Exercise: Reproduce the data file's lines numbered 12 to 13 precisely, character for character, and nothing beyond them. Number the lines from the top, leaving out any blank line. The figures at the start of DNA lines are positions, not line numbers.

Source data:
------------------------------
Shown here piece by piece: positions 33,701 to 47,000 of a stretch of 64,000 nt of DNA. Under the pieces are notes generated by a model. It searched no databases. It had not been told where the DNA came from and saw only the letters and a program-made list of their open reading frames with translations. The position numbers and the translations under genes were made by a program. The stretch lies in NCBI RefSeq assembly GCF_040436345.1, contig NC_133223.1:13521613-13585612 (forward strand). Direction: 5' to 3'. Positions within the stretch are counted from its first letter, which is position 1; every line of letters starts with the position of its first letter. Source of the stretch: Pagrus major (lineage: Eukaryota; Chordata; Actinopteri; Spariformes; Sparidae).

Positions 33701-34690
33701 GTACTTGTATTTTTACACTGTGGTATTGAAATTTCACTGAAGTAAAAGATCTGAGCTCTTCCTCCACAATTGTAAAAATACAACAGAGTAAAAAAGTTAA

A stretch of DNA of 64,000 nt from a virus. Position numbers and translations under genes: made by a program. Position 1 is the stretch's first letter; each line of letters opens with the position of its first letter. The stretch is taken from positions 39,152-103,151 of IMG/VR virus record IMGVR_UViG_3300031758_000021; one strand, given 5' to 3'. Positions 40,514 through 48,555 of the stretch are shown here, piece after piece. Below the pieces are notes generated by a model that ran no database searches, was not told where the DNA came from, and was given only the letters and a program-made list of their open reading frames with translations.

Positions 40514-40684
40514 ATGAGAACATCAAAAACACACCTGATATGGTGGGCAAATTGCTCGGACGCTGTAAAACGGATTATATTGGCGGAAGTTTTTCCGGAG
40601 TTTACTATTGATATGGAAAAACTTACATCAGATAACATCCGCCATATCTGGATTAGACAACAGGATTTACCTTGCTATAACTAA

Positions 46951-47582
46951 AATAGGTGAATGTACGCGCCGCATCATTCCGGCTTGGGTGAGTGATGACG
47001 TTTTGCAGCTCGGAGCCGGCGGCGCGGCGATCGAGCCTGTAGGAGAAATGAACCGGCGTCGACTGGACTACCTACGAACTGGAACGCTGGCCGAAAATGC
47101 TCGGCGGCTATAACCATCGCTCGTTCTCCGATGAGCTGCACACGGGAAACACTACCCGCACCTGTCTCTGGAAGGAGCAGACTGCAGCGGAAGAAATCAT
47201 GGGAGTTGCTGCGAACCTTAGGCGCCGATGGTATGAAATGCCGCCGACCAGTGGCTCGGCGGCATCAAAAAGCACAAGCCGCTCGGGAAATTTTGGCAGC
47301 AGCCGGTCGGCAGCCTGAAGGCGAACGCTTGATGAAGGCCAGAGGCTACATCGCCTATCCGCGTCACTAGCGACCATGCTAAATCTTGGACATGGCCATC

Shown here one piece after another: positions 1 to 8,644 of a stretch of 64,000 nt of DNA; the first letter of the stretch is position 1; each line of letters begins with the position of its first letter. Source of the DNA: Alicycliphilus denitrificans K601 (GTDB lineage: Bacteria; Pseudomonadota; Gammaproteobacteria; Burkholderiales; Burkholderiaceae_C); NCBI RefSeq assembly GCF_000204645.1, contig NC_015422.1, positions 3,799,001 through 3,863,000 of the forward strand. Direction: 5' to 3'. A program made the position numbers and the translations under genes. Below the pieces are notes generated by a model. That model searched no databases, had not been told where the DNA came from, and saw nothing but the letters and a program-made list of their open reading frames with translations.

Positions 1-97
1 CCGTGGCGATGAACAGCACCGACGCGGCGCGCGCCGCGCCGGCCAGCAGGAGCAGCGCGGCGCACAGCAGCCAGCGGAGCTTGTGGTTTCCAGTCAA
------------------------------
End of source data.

47201 GGGAGTTGCTGCGAACCTTAGGCGCCGATGGTATGAAATGCCGCCGACCAGTGGCTCGGCGGCATCAAAAAGCACAAGCCGCTCGGGAAATTTTGGCAGC
47301 AGCCGGTCGGCAGCCTGAAGGCGAACGCTTGATGAAGGCCAGAGGCTACATCGCCTATCCGCGTCACTAGCGACCATGCTAAATCTTGGACATGGCCATC